Let’s talk about the ceiling truss advantage that a lot of people have. We get a lot of calls and room forms where people are redoing a basement. Basements are really a problem because we have low ceiling heights. But we have a lot of advantage in a lot of homes where we have a series of trusses or support systems built into the first floor which is the ceiling of the basement.
So we know that usually when we do our dimensions in acoustics we have width, height and length, we always try to get two of the three favorable. And it’s usually the height dimension, that’s the biggest problem because that’s the lowest. What’s some ideal lengths and widths? We try to stay 14 feet and above greater so you never get that in a ceiling height so it’s always a compromise.
So with the height of the room being the smallest dimension it creates the greatest amount of problems and the ceiling of course runs the full length of the room so the pressure problems are throughout the whole room, we’re just not isolating them to one part.
So if we have a truss system and this is the floor, first floor and we have these trusses and they’re usually 8, 10, 12 inches deep here so we have a nice cavity to work with. And we can simply create a diaphragmatic absorber here and we use our carbon technology here. And by adjusting the depth of the cavity, we can tune the absorber to the frequency response we need for that position in the room. And then we put our face over it and it’s finished. So we have a nice diaphragmatic absorber with the floor as the back of the absorber and the trusses two sides and then we finish it off to get our diaphragm on the face.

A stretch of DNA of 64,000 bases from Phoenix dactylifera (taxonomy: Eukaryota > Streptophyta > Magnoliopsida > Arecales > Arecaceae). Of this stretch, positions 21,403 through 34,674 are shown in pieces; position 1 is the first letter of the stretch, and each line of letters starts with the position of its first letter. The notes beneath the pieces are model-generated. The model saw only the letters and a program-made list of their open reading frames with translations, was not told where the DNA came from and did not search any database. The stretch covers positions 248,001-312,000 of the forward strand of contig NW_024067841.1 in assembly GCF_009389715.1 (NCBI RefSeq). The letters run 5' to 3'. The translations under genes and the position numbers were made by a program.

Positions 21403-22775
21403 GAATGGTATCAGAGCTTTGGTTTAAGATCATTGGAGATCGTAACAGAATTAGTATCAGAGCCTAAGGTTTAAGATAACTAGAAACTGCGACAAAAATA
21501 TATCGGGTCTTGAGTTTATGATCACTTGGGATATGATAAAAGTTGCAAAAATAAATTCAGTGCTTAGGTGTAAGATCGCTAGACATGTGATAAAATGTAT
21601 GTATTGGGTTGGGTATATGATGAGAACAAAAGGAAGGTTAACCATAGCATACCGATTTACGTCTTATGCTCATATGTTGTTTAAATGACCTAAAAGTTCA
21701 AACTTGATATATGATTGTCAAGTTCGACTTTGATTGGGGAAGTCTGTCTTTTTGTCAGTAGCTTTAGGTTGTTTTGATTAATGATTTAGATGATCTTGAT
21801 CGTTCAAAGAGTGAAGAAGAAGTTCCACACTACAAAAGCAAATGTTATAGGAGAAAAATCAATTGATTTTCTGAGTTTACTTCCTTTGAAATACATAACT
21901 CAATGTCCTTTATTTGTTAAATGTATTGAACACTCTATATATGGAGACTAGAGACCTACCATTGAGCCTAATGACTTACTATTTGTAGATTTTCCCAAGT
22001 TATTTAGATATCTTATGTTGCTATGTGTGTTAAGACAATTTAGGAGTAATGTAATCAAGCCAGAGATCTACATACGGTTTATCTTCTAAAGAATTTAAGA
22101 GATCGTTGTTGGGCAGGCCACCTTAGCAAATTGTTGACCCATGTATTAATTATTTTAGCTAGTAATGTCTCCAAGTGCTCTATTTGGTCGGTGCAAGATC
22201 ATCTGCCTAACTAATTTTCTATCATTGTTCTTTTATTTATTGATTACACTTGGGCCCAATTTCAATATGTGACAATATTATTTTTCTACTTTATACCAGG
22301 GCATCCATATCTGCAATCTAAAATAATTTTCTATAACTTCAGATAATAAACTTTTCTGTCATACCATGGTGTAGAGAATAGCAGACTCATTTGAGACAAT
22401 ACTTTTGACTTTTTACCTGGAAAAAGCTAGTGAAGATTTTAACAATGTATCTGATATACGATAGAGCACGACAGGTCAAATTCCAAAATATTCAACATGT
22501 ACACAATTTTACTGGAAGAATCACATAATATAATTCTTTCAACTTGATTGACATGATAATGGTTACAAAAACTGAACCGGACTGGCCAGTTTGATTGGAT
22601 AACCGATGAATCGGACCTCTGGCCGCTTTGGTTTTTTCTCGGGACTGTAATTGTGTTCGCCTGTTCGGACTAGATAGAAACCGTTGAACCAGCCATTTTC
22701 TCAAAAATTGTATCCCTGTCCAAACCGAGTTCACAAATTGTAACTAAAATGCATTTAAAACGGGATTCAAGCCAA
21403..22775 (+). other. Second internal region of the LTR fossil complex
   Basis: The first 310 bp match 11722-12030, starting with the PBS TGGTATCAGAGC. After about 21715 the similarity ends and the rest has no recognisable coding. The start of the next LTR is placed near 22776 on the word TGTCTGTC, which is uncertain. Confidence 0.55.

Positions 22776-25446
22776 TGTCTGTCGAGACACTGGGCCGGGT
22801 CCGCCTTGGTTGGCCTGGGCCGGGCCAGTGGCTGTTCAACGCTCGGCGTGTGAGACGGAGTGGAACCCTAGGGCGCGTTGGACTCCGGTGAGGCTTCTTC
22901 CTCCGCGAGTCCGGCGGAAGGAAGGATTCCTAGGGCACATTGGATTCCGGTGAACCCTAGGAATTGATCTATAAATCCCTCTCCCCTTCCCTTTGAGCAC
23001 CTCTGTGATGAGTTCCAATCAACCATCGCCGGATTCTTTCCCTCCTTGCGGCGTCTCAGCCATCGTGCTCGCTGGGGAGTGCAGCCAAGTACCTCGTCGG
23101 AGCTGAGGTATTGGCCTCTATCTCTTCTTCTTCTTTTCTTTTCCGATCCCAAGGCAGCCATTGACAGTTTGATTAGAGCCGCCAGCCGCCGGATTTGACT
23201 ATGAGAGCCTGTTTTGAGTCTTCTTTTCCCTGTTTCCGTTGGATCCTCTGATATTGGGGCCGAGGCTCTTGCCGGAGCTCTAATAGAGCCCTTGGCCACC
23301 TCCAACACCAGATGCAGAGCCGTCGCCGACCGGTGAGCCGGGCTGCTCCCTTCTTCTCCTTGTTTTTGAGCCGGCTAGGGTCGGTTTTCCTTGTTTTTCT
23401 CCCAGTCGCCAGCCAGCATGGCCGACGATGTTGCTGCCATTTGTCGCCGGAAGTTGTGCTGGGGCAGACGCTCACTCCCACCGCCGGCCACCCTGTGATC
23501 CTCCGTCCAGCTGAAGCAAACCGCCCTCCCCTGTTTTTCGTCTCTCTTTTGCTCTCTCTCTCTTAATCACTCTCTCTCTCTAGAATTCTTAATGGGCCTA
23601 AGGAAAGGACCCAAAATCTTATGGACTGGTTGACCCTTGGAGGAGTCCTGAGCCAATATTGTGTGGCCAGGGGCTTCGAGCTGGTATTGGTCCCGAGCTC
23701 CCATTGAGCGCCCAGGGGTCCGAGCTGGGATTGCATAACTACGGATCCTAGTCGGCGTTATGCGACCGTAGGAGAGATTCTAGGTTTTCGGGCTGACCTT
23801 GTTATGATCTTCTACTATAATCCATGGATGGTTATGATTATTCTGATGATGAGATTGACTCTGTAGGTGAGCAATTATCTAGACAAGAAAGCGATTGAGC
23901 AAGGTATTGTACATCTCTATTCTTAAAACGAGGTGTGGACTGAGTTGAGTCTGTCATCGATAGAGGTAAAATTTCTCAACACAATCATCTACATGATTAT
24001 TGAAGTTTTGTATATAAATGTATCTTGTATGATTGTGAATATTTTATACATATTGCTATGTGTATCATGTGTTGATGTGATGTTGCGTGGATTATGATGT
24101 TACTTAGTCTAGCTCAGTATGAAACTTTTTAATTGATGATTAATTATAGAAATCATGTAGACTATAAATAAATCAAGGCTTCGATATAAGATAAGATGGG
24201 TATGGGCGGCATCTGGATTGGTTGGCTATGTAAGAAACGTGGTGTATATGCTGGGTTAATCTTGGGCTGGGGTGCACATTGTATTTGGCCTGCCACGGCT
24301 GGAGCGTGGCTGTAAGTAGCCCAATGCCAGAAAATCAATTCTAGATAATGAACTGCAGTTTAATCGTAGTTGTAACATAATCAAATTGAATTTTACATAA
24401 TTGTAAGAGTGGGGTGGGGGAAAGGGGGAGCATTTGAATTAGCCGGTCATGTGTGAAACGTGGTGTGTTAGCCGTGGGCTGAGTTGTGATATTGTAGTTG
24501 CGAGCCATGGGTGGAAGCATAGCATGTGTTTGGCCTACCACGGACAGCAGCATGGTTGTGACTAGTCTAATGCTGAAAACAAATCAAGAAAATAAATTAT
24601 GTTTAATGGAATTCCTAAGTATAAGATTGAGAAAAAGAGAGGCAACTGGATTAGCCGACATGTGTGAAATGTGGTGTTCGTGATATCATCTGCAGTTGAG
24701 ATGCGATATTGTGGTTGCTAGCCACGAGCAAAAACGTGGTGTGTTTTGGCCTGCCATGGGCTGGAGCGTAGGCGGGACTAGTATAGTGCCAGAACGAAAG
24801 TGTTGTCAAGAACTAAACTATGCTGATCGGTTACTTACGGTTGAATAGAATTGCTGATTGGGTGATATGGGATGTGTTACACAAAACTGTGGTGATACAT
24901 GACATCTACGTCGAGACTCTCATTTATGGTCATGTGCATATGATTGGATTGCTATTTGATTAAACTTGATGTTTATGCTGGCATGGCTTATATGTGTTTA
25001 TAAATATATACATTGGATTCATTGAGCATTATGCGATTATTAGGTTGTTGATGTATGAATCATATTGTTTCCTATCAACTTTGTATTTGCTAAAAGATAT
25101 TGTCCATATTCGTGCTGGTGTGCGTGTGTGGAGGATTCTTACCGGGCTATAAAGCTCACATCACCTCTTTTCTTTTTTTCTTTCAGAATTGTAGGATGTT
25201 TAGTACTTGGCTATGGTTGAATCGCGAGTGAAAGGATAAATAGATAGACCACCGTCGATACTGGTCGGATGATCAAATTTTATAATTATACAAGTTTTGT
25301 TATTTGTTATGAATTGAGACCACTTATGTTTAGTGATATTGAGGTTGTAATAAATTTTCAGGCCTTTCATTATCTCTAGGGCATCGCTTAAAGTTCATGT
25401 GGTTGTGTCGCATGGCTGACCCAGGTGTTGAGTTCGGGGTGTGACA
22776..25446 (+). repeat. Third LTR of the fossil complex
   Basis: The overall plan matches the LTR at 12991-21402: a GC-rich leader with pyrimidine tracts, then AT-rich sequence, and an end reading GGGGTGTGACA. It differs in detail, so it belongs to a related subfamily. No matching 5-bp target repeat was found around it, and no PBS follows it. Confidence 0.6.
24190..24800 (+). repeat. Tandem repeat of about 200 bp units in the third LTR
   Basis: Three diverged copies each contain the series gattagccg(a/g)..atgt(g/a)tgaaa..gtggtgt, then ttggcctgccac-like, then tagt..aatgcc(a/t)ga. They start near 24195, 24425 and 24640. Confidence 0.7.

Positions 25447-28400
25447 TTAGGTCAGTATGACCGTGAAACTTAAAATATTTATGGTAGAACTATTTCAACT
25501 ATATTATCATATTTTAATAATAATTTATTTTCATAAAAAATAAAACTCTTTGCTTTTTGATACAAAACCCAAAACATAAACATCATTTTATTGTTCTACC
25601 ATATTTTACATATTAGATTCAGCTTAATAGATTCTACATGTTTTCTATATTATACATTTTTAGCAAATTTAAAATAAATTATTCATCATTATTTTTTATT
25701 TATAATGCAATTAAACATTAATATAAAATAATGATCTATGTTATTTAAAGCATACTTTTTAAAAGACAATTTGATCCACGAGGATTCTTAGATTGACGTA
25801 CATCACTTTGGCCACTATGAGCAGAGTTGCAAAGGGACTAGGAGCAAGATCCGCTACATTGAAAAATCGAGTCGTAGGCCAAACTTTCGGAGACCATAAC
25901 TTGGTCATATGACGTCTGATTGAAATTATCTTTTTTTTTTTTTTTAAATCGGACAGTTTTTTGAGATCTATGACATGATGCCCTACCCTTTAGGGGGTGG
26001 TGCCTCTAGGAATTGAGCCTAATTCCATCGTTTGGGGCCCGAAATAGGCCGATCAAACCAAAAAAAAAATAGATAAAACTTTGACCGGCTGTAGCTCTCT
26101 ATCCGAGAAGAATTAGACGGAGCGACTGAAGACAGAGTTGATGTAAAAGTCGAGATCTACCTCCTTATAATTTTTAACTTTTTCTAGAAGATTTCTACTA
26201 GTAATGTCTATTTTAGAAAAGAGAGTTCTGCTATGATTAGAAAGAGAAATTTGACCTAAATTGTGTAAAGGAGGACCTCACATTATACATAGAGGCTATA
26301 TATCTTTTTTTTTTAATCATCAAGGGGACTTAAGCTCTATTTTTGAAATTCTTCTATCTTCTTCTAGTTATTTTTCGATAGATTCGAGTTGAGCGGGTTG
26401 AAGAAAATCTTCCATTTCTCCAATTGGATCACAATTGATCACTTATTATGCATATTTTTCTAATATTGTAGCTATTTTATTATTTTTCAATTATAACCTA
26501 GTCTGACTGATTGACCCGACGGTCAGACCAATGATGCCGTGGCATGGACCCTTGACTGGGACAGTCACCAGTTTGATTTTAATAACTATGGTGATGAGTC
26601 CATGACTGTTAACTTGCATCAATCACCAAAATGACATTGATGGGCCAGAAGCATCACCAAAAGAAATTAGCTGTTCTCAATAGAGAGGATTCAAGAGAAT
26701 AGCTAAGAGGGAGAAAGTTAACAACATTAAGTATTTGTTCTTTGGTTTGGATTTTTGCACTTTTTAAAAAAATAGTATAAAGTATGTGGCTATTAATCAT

So it’s a nice way if you have a truss system, you really have an advantage going for you in managing the low frequency energy in the room. So we’ve done quite a few of these lately. I thought I’d bring it to your attention because if you have this system, and I’m sure you’re not going to have a favorable ceiling height if it’s a basement, we actually have the horsepower with the truss system to manage it. Thank you.
This is an unedited transcript from our video series from Acoustic Fields. There will be some errors in grammar and sentence structure that occur during this translation process.
For complete understanding and comprehension, please view the video which is included in this text. For any additional information regarding this topic or others relating to room acoustics, please contact us directly at:
P: 520 – 392 – 9486
Limp mass material types can never achieve the proper rates of absorption that music and voice require.
Actually, fiberglass is more effective at absorbing bass frequencies than rockwool is, as long as it is thick enough. Denser…
Thanks, for this.
What are the frequency and amplitudes of your noise issues.